For fifteen years my only address has been a PO box in Hollywood. It’s been over a decade since I lived in Hollywood, but for some reason I’ve hung onto the box. I never get mail at home and I don’t give out my home address. The only people who know where I live are those I’ve invited over. Everything else — tax documents, birthday cards, magazine subscriptions, and the yearly check-up reminder from my optometrist — goes to a tiny box at the post office that unlocks with a key.
It’s not a security issue; it’s all about convenience. Or at least it was. I was a bit transient in college (I can remember seven apartments I called home between the ages of 18 and 21) and I wanted to have one, unchanging place to get mail. It made sense then. Now that I own a house on the west side, however, it’s become very inconvenient to bike 45 to 50 minutes every week or two to pick up whatever’s there.
But even worse than the ride is opening the box, seeing a week’s worth of mail and having 95 percent of it be junk. American Express thinks I should have four cards instead of just one. Chase Manhattan misses me as a customer and wants me to sign up for their pre-approved super platinum account that has benefits no other bank can offer. State Farm wants me to call them right away for a free quote on auto insurance. The Columbia music club has more hip-hop titles than ever before and thinks 10 CDs for 1 cent is an unbeatable price.
Last Saturday, I literally filled my backpack with mail and when I got home, it took me 45 minutes to go through it. There were exactly three things in there that I needed: my bank statement, my mobile phone bill, and a letter from my granny. The rest was all junk. It took me another ten minutes to shred it all, which you have to do because you don’t want John Q. Criminal forging your John Hancock on any of those pre-approved Citibank offers. That’s how credit is ruined.
That’s also how trees are ruined. If this much paper is wasted on me every week, and you multiply that by the 300 million other people in this country, it’s amazing there are any trees left on the planet. I get that membership has its privileges, but I don’t need an offer of an additional card or a letter about credit protection every single day. Or ever, for that matter.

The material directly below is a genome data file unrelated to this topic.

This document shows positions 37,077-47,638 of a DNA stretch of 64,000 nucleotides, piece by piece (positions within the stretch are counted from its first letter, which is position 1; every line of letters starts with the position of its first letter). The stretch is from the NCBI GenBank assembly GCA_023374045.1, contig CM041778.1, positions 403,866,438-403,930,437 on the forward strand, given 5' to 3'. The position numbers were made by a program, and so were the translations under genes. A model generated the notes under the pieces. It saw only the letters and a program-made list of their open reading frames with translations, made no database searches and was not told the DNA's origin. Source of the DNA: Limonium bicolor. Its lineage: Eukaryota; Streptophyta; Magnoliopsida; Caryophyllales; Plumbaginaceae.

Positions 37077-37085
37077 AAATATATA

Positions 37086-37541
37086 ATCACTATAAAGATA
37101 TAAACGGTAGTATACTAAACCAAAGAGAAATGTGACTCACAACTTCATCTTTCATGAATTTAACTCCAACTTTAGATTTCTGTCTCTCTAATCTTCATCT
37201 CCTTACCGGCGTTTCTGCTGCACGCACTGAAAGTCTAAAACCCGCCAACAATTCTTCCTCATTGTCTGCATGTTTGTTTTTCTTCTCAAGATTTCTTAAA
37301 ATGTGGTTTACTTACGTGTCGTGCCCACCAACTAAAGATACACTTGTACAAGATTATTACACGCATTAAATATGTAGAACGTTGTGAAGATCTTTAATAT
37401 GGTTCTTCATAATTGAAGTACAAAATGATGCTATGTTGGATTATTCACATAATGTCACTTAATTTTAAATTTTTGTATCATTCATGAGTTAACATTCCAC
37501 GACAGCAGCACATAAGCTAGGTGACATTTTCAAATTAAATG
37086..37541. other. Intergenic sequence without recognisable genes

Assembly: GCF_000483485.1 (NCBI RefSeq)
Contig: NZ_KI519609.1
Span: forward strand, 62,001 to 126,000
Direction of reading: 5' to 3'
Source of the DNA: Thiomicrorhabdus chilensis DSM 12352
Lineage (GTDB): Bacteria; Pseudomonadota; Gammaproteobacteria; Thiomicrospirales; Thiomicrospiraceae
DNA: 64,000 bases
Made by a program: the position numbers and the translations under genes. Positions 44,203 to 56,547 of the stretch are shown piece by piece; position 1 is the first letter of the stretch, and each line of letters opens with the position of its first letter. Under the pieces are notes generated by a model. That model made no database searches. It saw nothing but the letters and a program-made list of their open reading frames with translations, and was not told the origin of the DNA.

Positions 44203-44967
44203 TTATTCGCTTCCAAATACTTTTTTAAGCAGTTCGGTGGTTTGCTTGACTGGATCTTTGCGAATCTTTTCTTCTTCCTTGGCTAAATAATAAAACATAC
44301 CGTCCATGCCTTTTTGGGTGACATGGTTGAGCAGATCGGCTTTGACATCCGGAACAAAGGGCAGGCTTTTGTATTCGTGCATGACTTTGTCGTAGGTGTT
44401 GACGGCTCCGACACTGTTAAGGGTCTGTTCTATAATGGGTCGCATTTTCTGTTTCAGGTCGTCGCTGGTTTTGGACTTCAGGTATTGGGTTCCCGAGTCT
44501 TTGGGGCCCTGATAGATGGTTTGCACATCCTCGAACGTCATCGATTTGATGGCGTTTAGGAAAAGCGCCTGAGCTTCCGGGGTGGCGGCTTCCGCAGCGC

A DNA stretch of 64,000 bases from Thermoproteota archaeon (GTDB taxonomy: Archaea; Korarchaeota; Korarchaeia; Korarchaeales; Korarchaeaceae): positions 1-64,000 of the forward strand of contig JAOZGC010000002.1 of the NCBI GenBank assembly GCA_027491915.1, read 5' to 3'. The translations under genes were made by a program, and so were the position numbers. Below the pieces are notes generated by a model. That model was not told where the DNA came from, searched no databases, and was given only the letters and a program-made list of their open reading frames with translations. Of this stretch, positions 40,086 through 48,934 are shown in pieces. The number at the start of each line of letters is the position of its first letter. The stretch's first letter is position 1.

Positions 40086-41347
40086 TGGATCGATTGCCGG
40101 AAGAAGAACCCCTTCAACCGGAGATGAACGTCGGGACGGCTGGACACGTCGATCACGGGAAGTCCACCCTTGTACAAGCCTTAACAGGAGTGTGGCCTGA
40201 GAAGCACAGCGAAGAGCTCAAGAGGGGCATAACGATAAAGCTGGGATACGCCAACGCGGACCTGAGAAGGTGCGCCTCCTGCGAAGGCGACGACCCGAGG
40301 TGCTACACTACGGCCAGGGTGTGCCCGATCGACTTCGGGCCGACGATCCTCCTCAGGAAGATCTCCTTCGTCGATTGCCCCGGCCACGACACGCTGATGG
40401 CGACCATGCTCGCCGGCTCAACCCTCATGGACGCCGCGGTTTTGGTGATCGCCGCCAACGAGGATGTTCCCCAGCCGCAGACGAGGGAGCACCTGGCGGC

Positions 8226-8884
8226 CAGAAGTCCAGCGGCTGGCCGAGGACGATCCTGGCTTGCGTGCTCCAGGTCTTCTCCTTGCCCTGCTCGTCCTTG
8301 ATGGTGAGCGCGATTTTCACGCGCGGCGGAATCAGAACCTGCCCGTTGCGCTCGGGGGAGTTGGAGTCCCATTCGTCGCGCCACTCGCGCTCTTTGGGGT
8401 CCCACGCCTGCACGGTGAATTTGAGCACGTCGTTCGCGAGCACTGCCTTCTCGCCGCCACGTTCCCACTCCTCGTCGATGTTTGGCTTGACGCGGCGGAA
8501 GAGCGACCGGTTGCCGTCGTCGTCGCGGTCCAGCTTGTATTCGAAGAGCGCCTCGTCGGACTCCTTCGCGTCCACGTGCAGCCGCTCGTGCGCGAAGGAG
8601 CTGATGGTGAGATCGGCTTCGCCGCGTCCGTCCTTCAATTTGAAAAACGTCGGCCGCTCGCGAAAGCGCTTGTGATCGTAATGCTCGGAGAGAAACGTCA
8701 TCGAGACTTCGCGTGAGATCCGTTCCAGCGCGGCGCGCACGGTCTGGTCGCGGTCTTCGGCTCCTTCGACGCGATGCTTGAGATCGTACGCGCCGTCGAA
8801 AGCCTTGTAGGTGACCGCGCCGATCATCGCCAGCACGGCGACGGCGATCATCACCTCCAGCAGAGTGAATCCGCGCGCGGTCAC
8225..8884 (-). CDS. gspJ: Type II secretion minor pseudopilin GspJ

But there may be hope. As I shredded my last unwanted missive, I noticed a tiny “opt-out” at the bottom. Evidently, there’s now a “do not send junk mail” list you can put yourself on to avoid aggravation and save trees. (888) 567-8688. I dialed the number, pressed 1 for English, and proceeded to opt-out of prescreened offers for five years. (In order to opt-out permanently, a form had be printed, signed and mailed back. This seemed counter-productive in terms of saving trees, so I opted instead to opt-out for five years.)
After providing my information, I was told by the dulcet and intoxicating recorded remale voice that my request would be completed within five business days. (She also said that although my request became effective with Equifax, Experian, Innovis and TransUnion within five business days, I may not see an immediate reduction in the amount of offers I receive because my name may have already been provided to some companies that have not yet mailed their offers to me. In fact, I may continue to receive offers for several months.)
I felt so good about the trees I was about to save that I took it one step further. I contacted my bank, cell phone provider, satellite dish, and American Express to switch to paperless statements. Instead of receiving them at the PO Box, I’ll get a nice free e-mail telling me how much I owe.
So, now it seems I only need to ride to Hollywood post office every six weeks. That’s about how often my granny writes. I suppose I could close the PO box and give Granny my home address. But what if I move again in 30 years when my mortgage is paid off?
To Opt-Out online, click here.